Transcript for 'San Andreas' Debunked: What the Earthquake Film Got Wrong
The movie "San Andreas" maybe rocking the multiplex right now but the scientists are not impressed. Here's ABC's nick watt. Reporter: The rock -- oh. Oh, my god. Reporter: Rubble. And $53 million opening weekend. I was really moved by the action. I was moved by the science. I was moved by -- I was moved by the reality of it. Reporter: Okay, action a, yeah. How about the science and the reality? The simulator is set to 8.0 and it feels pretty real. But I'm not a seismologist. The movie "San Andreas" isn't quite so real. I found fault in their fault. Everything was exaggerated. Hold on. We have to get over before it crests. Number one the San Andreas fault could never kick up a tsunami because it's on land. The Earth will literally crack open. Number two, this fault line only rubs toeb, never wide open. The 9.6 is not mooez feasible in California. They say 8.3 is the worst that could hammer the golden state and that's still pretty bad. Number four, in a quake strong enough to crack the Hoover dam, even the rock would wobble. No way could he work. It is fun but I wouldn't try to learn seismology from it. Reporter: She said they did get some important things right. Aftershocks can happen and one quake can trigger others. People need to know the shaking is not over. Reporter: And the fear spot on. Going to get our daughter. I promise. I love you, dad. Don't you quit on me. Reporter: And when it comes to making people prepare for the big one, getting them scared is half of the battle. "San Andreas" ten out of ten on that front. I'm nick watt for "Nightline" in es con california.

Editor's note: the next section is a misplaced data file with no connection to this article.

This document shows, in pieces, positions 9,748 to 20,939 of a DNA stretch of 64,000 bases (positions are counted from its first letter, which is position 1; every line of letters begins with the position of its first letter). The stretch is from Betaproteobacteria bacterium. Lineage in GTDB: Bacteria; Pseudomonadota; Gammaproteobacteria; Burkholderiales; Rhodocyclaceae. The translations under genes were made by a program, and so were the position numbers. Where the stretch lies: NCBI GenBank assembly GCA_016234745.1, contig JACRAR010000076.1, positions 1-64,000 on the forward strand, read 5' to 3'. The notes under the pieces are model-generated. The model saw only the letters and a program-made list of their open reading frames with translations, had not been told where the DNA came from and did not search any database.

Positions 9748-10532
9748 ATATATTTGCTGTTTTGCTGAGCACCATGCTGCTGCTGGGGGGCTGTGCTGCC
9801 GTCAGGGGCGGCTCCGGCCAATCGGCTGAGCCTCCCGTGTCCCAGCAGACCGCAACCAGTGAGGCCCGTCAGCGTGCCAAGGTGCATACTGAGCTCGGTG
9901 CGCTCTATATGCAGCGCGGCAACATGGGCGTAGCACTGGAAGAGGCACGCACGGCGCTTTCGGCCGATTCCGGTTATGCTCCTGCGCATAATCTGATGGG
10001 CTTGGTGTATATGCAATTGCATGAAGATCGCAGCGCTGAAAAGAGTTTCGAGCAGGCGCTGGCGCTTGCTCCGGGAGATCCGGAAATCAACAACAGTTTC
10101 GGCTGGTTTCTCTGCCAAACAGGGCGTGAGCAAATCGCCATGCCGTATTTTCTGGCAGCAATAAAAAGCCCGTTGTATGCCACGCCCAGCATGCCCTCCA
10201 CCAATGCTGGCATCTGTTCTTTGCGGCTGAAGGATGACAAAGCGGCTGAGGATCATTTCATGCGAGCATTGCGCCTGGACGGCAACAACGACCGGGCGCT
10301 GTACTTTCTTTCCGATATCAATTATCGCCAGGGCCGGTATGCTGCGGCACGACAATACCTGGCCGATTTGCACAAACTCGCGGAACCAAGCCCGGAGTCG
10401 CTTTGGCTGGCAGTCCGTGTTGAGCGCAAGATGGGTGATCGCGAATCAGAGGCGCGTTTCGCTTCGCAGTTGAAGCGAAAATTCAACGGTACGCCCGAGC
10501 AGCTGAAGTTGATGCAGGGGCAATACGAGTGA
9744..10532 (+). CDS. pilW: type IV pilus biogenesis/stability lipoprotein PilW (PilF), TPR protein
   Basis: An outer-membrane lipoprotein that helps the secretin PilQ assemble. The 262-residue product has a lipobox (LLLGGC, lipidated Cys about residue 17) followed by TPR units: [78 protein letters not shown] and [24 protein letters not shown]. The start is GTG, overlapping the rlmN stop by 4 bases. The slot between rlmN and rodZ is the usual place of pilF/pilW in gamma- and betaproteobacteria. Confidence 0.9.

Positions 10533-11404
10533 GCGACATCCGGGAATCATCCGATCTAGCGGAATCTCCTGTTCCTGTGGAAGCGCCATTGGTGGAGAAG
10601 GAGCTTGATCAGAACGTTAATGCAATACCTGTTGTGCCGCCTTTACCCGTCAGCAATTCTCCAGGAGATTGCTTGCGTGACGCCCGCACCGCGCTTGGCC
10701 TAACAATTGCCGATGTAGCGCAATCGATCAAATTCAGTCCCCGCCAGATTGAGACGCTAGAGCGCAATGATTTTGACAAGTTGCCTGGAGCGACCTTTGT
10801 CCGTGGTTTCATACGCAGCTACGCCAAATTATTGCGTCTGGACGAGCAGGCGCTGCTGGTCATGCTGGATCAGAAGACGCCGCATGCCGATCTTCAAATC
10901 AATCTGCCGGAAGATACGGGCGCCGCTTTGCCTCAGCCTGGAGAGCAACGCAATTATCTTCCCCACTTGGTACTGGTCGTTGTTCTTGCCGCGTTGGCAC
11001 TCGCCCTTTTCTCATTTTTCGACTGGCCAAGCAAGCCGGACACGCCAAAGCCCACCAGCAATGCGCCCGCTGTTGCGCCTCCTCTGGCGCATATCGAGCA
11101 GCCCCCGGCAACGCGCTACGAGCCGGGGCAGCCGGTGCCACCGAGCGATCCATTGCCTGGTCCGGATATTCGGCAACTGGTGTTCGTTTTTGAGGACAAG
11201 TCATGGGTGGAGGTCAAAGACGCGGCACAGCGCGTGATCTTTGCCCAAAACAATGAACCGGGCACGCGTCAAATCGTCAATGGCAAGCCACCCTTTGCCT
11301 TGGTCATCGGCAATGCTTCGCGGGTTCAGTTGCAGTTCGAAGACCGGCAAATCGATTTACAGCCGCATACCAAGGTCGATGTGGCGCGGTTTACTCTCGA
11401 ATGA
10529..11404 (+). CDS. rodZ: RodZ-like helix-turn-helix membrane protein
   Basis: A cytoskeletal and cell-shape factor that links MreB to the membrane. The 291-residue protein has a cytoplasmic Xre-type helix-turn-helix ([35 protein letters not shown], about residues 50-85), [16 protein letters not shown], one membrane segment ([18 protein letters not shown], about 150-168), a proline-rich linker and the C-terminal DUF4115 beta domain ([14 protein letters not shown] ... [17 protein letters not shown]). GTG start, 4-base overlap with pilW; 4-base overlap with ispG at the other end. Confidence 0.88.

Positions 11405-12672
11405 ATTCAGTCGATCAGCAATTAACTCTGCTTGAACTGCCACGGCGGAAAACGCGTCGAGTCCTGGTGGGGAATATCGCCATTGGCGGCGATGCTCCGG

This transcript has been automatically generated and may not be 100% accurate.